DKA treatment and after recovery. Brain regions supplied by the anterior / middle cerebral
artery circulation (frontal cortex and basal ganglia) had significantly greater elevations in
water content during DKA compared with those supplied by the posterior cerebral artery
circulation (occipital cortex and thalamus; RGMR = 1.04, 95% CI: 1.005, 1.07). Point
estimates for mean brain water content in most regions exhibiting elevated ADC values
during DKA treatment (frontal cortex, basal ganglia, hippocampus), were higher than
recovery values but these differences were not statistically significant in this small
exploratory subset.

Sensitivity analyses for the missing data imputation model provided substantively similar
conclusions for both ADC and brain water content comparisons. In addition, comparisons of
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patients who had post-recovery MRI scans done prior to hospital discharge (72–99 hours
after DKA) with those who had scans done after discharge (5 days-3 months) did not show
any significant differences in mean ADC changes in any region (data not shown).

Discussion
Signs of brainstem dysfunction occur frequently in children with severe DKA-related
cerebral injuries, although, imaging findings of herniation are uncommon. These data raise
the possibility that oxygen delivery to the brainstem may be altered ny mechanisms other
than herniation. In this study, we demonstrate that changes in brain water distribution during
DKA treatment vary among different regions. Whereas ADC values in most brain regions
are increased by approximately 5% during DKA, suggesting vasogenic cerebral edema,
these trends are not evident in the occipital cortex and medulla. ADC changes among
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regions within the same arterial territories are positively correlated and both ADC changes
and brain water content measurements in regions supplied by the anterior / middle cerebral
artery circulation are significantly greater than those in areas supplied by the posterior
cerebral artery circulation. Comparisons of regional ADC changes suggest the possibility
that ADC changes in the medulla may be negatively correlated with those of cortical
regions.

Our observations suggest that regional ADC changes may not be independent and that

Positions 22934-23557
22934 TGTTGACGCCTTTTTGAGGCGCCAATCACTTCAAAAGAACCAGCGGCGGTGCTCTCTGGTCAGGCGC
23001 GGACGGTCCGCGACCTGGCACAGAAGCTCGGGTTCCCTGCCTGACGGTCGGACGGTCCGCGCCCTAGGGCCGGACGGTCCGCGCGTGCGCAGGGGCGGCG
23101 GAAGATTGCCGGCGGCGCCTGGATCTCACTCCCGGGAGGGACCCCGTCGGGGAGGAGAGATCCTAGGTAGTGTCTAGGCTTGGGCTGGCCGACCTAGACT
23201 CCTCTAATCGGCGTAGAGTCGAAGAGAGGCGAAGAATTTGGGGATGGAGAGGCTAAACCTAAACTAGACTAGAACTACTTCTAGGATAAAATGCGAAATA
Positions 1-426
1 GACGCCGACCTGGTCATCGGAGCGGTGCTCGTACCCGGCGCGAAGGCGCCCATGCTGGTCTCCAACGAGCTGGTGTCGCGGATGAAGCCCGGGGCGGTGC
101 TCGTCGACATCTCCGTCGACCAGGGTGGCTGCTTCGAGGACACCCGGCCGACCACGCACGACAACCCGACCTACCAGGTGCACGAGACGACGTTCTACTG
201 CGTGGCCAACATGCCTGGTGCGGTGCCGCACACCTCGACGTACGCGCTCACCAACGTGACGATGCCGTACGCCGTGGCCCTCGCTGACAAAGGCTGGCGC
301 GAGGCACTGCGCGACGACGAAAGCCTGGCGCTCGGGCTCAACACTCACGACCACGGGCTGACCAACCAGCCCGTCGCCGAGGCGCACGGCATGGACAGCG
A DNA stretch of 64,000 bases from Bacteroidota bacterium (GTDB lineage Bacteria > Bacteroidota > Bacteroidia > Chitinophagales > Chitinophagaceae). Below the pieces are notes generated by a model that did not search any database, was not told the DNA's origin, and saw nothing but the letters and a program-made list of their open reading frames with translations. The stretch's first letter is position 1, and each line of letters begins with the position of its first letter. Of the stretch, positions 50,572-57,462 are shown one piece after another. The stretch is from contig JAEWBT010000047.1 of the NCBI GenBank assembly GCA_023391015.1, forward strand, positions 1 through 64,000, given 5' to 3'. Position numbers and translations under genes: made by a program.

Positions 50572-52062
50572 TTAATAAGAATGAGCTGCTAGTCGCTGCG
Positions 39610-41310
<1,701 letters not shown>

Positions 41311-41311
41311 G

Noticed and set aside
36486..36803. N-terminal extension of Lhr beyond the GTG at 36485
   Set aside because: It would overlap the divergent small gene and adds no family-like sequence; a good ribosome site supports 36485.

alterations in cerebral blood flow (CBF) in some vascular territories may influence blood
flow changes in others. Although these findings are based on a relatively small dataset and
are therefore preliminary, the data raise the possibility that the medulla may suffer reduced
CBF while other regions experience elevated CBF and vasogenic edema during DKA
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treatment. In this scenario, signs of brainstem dysfunction in children with severe DKA-
related cerebral injuries might reflect diversion of blood flow away from the brainstem.

Previous studies have mainly demonstrated increased CBF and increased ADC values during
DKA, consistent with vasogenic cerebral edema.(9, 12) Children with DKA frequently have
decreased size of the lateral cerebral ventricles suggesting edema in adjacent regions.(7, 8,
17) Similarly, studies using near infrared spectroscopy suggest cerebral hyperemia in the
frontal cortex during DKA treatment.(12, 13)

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Elevated regional oxygen saturation values in these studies suggest blood flow in excess of
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metabolic demand. Studies using transcranial Doppler ultrasound in children with DKA
similarly show elevated CBF velocity and impairment of cerebral autoregulation.(13, 18)

There are few data regarding regional differences in the brain’s response to DKA. One
previous study showed that ADC values were variable and often decreased in the occipital
cortex during DKA treatment, contrasting with trends in other brain regions.(9) Perfusion
weighted imaging studies showed increased cerebral perfusion in most regions, but measures
reflecting perfusion in the occipital cortex were not significantly elevated. Another study
showed that changes in white matter volume and water diffusivity (reflecting vasogenic
edema) during DKA were more prominent in the frontal cortex compared with other brain
regions.(10)

Under normal circumstances, CBF is tightly regulated to ensure consistent oxygen delivery